PBS NewsHour foreign correspondent Margaret Warner reflected on 25 years of reporting from all over the world and shared her view of changing U.S. diplomacy during a talk Monday at the Buskirk-Chumley Theater.
Center on Congress director Lee Hamilton, who spent 34 years in the U.S. House of Representatives and chaired the 9/11 Commission, introduced Warner as “a journalist who can come at you from anywhere.” This includes Warner’s recent reports from the Middle East, Russia, Europe, Kenya and China, where she covered topics from terrorism to foreign diplomacy.
“She interviews and reports the men and women who shape today’s world,” said Hamilton, who himself has been the subject of Warner’s interviews over the years. “Her access to these world leaders is really quite remarkable. Her reporting is objective, accurate, provocative and informative. She is among the very best in a very challenging profession.”
Warner summarized some of those challenges and the lessons she learned, drawing on what she called a “kaleidoscope of images” of world-changing events, from the fall of the Berlin Wall to small moments spent with people directly affected by global events around them.
“It is not just about the world leaders, who I get to interview often. It’s the ordinary people who are caught in the struggles,” she said of the way she gathers information to present a whole picture to her audience.
For example, Warner described the unfulfilled hope of Egyptian revolutionaries, an Israeli family wearing gas masks and crowding in a bomb shelter, and women and children walking 150 miles in 120-degree heat in Darfur to find refuge.
“Yet the kids were laughing and playing like kids do,” Warner said. “I thought, where do they get this fortitude, this perseverance? I guess it’s the human spirit.”
Over her career, she has learned to look past the lofty titles of her sources — “Vice President Biden, Joe as everyone calls him…” — and dig to the heart of the issues.
“What I try do when I do a story or do a deep dive is to decide, what are the forces to help America understand what is going on there?” she said.
One lesson she learned is that global events cannot be foreseen. Events such as the National Security Agency surveillance scandal, bloody fighting in Ukraine and the growth of ISIS were not predictable, she told the audience.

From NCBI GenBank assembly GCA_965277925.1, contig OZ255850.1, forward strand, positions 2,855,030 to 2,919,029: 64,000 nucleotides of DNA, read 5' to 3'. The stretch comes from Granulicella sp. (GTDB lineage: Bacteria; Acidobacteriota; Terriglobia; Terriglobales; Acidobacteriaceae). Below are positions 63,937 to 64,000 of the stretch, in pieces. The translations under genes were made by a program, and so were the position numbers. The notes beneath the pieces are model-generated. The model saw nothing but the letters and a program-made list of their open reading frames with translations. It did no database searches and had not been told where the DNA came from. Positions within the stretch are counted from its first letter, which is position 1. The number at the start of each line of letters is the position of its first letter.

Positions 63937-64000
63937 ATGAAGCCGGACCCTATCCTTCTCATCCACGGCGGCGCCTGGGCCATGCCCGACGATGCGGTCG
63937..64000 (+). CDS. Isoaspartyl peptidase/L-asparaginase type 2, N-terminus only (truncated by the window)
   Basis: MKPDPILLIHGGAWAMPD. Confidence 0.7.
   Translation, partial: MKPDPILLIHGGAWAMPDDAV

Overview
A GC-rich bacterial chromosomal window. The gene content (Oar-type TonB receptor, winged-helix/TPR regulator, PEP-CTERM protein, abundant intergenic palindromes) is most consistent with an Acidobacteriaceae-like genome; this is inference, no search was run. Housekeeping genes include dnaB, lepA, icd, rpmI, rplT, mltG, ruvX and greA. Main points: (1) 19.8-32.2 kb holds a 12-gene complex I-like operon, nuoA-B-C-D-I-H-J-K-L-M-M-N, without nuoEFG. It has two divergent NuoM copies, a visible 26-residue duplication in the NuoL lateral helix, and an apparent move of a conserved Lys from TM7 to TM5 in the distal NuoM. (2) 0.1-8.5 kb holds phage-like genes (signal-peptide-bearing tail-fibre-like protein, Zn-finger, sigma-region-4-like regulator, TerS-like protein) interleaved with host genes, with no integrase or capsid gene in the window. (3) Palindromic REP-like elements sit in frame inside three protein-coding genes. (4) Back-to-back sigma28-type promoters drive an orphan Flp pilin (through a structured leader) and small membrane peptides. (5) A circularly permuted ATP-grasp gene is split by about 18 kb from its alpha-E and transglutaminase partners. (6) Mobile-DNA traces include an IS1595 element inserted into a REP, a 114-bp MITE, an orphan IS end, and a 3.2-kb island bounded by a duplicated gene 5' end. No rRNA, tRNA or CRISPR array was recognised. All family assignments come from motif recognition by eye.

And the U.S. cannot shape the world the way it used to, she said. When she began covering foreign affairs for Newsweek at the end of the Cold War, leaders negotiated behind closed doors.
“You didn’t have people tweeting, you didn’t have the Internet commenting,” she said.
Warner, who moved from a print career covering foreign affairs to PBS’ flagship news show in 1993, said she has watched international diplomacy change in nature. This brings about a new question, she said: “If we can’t go in with all our muscle and win, what should the role of America in the world be?”
Even the definition of “winning” has changed, she said, because the style from World War II — conquering despots and bringing in democracy — does not work in today’s climate.
From her standpoint as an observer for a quarter century, Warner said she has learned key points about what the United States shouldn’t do, such as putting a time stamp on its role in a conflict or making threats it cannot or will not carry out.
Another complication of recent years is that global power is fragmented, she said. She used the example of Edward Snowden leaking classified information to news outlets.
“This one young man exposed the scope of U.S. surveillance and renewed the debate here about privacy,” she said, adding that the leaked report strained relations with leaders of U.S. allies Germany and Brazil, who learned the NSA had monitored their cellphones.
Hamilton moderated a Q&A with Warner and audience members after the talk, where she fielded questions about the way news is presented here and abroad. One audience member asked about U.S. coverage of the Russian-Ukrainian conflict and why it seemed so centered on Russian president Vladimir Putin.
“Putin has created this system where absolutely everyone has to be loyal to him,” Warner responded, adding that he makes decisions with a shrinking group of people. This means less access to others in the administration and more focus on Putin.
Journalism doctoral student Diana Sokolova is from Russia, and she said her thoughts during this part of the Q&A were about what she views as a lack of coverage on Ukrainian actions.
Sokolova said she watches both Russian and American news and notices differences in the coverage.
She said she found Warner’s perspective as an American journalist reporting around the world interesting.
“I really admire Margaret Warner as a journalist, “ she said. “I think it takes a lot of courage for a woman to travel to the hot spots of the world.”
Warner also accepted the 2015 Lee H. Hamilton Public Service Fellowship, an honor that reflects Hamilton’s regard for journalism.
“The journalist must cover the news, but also uncover information that powerful people want to keep hidden,” Hamilton said, praising Warner’s ability to do just that. “They must consistently scrutinize the events and people of the day and bring a healthy skepticism for them. There is no substitute for dogged reporting and the traditional journalism values of accuracy, truthfulness and fairness.”
Earlier in the day, Warner met with IU President Michael McRobbie and with students at the Hutton Honors College.
The Media School’s Speaker Series brings several media professionals to campus each semester for talks that are free and open to the public. On the schedule for spring are The New York Times investigative journalist Walt Bogdanich and NPR television critic Eric Deggans.